Throughout Fall 2018, #bossbabesATX and Chulita Vinyl Club will accept donations of vinyl, zines and prints from the community to preserve history and the things that matter to us as artists. To contribute to VOLUME’s collection with your own donation, simply drop off items at any upcoming #bossbabesATX event between now and November 15. You can also schedule a drop-off by emailing email@example.com or send donations to 4810 Oak Cliff Dr. Austin, Texas 78721.
— MEET THE PRODUCERS AND PARTNERS —
#bossbabesATX (Austin, Texas): amplifies and connects women and nonbinary creatives, entrepreneurs and organizers through nonprofit event series, showcases and personal/professional development programs. They create intersectional, interdisciplinary programs and initiatives that catalyze multi-industry coalitions, share crafts and provide the community with practical and emotional resources. Currently their programs provide a platform of visibility, outreach and financial opportunity to 1000+ emerging women and nonbinary creatives, entrepreneurs and organizers per year. On top of that goodness, more than 10,000+ community members per year attend their showcases, markets and dialogues—and in the last three years, their programs generated an additional $1million for the Austin economy. @bossbabesATX / bossbabes.org
Chulita Vinyl Club (Texas + California): launched in 2014 out of Austin, TX with the context of providing a space for empowerment and togetherness as an all-girl, all-vinyl club for self-identifying women of color. Now a national movement, they believe identity markers can sometimes be limiting, and while their priority is maintaining the mission of fostering a safe space for self-identifying women of color, they also aim their focus on highlighting those of mixed-heritage and those that identify as part of a marginalized community combining narratives to speak crucially about intersectional identities. Each Chulita identifies with their own identity. They are not to be classified as one nationality or culture; they can present as brown, black or white and all shades in between, and come in a wonderful variety of shapes and sizes. Within CVC they individually identify with the following: Latinas, Tejanas, Chicanas, Xicana, Afro-Latina and many more. The unifying denominator is that they come together over the belief that EL DISCO ES CULTURA and they believe that is worth preserving and perpetuating. Through their performances nationwide, they have established a strong coalition deliberately choosing to only play vinyl with the goal of activating a musical archive that might not otherwise be shared in the age of digital DJs. @chulitavinylclub / chulitavinylclub.com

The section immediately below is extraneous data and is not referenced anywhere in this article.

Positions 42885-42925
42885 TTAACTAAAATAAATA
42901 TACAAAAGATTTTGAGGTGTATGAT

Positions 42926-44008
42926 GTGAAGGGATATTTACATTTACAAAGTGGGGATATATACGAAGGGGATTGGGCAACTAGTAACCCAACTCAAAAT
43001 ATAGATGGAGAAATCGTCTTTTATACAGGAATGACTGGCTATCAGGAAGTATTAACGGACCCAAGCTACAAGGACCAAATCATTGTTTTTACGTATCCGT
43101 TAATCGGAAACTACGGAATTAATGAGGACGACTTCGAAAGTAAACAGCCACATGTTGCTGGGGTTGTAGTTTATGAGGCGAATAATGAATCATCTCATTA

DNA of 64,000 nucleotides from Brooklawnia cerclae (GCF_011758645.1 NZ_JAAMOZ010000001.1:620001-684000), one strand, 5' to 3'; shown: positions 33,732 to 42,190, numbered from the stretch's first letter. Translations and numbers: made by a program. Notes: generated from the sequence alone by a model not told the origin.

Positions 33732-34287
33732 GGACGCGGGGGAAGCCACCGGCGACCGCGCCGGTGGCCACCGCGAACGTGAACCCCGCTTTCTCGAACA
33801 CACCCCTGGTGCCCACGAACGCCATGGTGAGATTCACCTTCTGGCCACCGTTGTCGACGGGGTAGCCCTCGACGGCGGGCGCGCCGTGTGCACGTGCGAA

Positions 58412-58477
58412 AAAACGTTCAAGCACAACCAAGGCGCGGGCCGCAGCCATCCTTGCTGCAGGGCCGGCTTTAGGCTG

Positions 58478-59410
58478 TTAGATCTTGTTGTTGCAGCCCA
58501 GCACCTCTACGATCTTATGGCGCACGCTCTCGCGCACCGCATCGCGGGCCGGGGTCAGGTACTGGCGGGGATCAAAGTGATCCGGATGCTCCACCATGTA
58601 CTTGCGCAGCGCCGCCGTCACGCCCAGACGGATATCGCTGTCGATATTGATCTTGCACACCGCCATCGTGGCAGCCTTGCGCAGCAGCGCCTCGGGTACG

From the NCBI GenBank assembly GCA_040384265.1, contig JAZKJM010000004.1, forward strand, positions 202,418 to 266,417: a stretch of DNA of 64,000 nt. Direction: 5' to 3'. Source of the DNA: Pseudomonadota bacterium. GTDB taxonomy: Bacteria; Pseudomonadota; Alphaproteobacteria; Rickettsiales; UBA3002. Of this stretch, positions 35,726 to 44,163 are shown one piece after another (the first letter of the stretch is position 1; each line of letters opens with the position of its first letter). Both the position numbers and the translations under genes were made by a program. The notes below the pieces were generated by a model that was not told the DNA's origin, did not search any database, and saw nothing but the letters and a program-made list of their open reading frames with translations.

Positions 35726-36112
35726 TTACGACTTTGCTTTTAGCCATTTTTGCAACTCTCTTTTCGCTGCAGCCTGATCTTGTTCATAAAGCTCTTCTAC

The Center for the Study of the Southwest at Texas State University (San Marcos, Texas): engages faculty and students in the richness and diversity of Texas, the Southwestern United States, and Northern Mexico via curriculum development, public outreach, and research that give focus to intercultural studies through examining the region's people, institutions, history, art, and physical and cultural ecology. txstate.edu/cssw
The Center for Texas Music History at Texas State University (San Marcos, Texas): is a unique program focusing on the preservation and study of Texas and Southwestern music history. With an emphasis on how Texas music reflects the rich history and tremendous cultural diversity of the Southwest, the Center for Texas Music History offers graduate and undergraduate courses, along with a variety of research and publishing projects all aimed at helping Americans better understand our unique and diverse cultural heritage through music. @ctrtxmusichistory / txstate.edu/ctmh